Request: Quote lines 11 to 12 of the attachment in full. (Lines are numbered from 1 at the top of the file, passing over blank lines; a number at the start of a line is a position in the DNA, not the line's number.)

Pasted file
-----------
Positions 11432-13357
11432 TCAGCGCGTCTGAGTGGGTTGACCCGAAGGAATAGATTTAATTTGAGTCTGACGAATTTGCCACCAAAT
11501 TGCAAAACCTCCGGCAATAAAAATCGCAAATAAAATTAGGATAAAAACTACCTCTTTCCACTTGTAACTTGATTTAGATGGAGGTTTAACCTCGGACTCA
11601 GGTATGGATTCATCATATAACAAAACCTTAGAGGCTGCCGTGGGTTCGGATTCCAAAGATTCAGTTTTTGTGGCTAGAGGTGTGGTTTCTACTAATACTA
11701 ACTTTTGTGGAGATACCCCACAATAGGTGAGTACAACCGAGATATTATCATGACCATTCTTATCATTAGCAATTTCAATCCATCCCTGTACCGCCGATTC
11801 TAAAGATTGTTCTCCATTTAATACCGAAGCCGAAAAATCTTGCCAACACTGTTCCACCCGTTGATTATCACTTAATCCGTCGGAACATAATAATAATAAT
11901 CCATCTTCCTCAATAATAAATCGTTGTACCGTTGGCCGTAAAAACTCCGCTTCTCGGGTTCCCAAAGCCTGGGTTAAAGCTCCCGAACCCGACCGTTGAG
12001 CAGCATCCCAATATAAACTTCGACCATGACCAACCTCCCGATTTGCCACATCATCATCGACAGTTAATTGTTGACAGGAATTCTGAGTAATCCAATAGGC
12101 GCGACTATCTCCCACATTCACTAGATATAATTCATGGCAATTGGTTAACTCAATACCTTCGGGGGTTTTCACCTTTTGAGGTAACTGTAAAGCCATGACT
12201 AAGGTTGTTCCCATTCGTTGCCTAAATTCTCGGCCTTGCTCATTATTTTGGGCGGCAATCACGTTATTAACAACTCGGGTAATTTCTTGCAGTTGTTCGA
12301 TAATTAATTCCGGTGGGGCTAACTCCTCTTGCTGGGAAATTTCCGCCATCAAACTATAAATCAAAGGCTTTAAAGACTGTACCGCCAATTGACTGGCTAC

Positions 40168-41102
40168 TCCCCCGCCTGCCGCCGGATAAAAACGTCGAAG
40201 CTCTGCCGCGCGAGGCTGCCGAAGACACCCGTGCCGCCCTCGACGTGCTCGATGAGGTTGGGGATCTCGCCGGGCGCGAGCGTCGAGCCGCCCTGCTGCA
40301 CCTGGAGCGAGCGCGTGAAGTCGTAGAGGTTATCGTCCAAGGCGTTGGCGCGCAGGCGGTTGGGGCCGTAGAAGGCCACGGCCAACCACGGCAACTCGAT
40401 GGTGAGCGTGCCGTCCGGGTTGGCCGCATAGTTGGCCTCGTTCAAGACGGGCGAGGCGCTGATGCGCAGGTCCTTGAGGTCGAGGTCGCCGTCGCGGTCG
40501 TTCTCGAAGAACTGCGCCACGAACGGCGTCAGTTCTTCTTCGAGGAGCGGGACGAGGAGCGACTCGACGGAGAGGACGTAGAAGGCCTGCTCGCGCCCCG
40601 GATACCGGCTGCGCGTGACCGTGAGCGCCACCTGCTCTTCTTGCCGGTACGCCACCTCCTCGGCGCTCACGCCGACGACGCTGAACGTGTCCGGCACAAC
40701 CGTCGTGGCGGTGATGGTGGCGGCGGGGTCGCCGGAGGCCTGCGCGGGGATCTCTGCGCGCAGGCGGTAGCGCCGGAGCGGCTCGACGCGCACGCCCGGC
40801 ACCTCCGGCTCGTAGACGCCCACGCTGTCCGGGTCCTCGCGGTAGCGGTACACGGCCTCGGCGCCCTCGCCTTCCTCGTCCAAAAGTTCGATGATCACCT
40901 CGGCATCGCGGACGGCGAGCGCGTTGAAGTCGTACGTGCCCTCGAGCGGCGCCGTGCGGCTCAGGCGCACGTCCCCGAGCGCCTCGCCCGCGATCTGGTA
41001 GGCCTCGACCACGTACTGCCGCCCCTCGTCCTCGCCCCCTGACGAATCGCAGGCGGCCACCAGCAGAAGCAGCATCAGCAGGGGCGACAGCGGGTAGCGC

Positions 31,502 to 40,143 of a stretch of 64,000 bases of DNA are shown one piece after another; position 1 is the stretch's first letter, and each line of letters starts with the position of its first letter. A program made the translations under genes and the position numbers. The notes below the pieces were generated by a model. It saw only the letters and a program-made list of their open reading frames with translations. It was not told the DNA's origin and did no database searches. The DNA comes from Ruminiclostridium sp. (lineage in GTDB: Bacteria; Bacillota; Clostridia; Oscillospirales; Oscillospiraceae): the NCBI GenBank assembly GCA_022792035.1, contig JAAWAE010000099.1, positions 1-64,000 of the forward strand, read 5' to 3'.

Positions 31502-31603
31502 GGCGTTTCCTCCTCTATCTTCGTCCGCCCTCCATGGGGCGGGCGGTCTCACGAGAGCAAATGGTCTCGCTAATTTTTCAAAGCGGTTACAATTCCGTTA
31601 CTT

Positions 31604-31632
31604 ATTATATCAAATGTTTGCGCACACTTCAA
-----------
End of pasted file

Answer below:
12301 TAATTAATTCCGGTGGGGCTAACTCCTCTTGCTGGGAAATTTCCGCCATCAAACTATAAATCAAAGGCTTTAAAGACTGTACCGCCAATTGACTGGCTAC

Positions 40168-41102